KTOO-FM Juneau, AK (12/26, Hsieh) reports Jennifer Meyer, a public health researcher, found that dental caries increased in Juneau, Alaska after the city stopped adding fluoride to its drinking water over 10 years ago. Meyer studied Medicaid dental claims for children in Juneau from both before and after the city stopped adding fluoride, finding that for children under six, “cavity-related procedures” increased from “about one-and-a-half” on average per year when the water contained added fluoride, to “about two-and-a-half procedures a year” after the city stopped adding fluoride to the water. Meyer said the findings indicate “the trade-off” for discontinuing community water fluoridation is “children are going to experience one additional caries procedure per year, at a ballpark (cost) of $300 more per child.” The findings were published in the journal BMC Oral Health.For more information about fluoride and the ADA’s advocacy efforts on fluoridation, visit ADA.org/fluoride.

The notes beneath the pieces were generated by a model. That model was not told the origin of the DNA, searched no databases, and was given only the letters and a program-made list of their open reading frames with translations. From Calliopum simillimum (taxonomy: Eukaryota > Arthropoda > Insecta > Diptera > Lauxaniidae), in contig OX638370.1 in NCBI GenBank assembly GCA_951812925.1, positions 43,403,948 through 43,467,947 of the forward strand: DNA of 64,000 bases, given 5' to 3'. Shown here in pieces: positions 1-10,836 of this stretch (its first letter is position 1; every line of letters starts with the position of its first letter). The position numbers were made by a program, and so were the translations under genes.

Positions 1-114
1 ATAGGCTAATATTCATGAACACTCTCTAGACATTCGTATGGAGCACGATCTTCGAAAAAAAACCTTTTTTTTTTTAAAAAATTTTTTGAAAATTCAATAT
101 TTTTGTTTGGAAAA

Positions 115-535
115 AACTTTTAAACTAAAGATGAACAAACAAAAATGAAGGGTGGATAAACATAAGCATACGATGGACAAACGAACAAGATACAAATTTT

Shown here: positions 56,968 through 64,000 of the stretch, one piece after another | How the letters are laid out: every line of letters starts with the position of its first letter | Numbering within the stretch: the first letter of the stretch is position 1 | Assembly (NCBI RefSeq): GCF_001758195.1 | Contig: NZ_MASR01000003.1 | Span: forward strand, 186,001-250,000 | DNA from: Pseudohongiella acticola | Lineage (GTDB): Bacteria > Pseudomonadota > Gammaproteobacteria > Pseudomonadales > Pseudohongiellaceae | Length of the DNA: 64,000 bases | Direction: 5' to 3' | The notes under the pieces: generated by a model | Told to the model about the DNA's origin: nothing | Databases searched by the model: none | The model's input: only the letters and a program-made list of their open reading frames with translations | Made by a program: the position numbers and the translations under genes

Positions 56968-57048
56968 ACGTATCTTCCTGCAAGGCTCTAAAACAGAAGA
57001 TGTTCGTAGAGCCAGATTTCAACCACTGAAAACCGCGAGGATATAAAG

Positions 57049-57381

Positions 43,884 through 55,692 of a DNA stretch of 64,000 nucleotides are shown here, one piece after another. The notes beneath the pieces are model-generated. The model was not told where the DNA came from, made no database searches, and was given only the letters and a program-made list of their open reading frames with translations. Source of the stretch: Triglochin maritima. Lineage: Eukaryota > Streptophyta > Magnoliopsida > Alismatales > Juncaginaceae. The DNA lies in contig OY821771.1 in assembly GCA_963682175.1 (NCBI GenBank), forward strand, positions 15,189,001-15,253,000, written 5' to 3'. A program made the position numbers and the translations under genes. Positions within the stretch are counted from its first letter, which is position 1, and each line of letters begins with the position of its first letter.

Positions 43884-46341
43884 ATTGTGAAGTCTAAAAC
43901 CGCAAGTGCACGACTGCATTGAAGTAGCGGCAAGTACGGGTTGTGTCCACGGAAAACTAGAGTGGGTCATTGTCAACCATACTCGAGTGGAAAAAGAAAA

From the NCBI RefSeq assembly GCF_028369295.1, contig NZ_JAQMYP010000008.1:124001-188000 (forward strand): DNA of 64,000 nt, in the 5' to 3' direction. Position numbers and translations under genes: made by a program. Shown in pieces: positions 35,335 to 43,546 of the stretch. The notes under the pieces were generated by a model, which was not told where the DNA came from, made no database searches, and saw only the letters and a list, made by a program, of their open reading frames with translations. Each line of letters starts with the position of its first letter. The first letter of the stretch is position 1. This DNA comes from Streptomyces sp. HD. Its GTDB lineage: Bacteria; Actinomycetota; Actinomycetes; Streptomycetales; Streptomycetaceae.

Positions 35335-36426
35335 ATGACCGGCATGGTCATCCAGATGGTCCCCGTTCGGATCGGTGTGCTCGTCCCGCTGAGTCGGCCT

Dental professionals can point their patients to the ADA’s consumer website, MouthHealthy.org/fluoride, for more information. The Journal of the American Dental Association also offers this patient handout, Drink Up! Fluoridated Water Helps Fight Decay.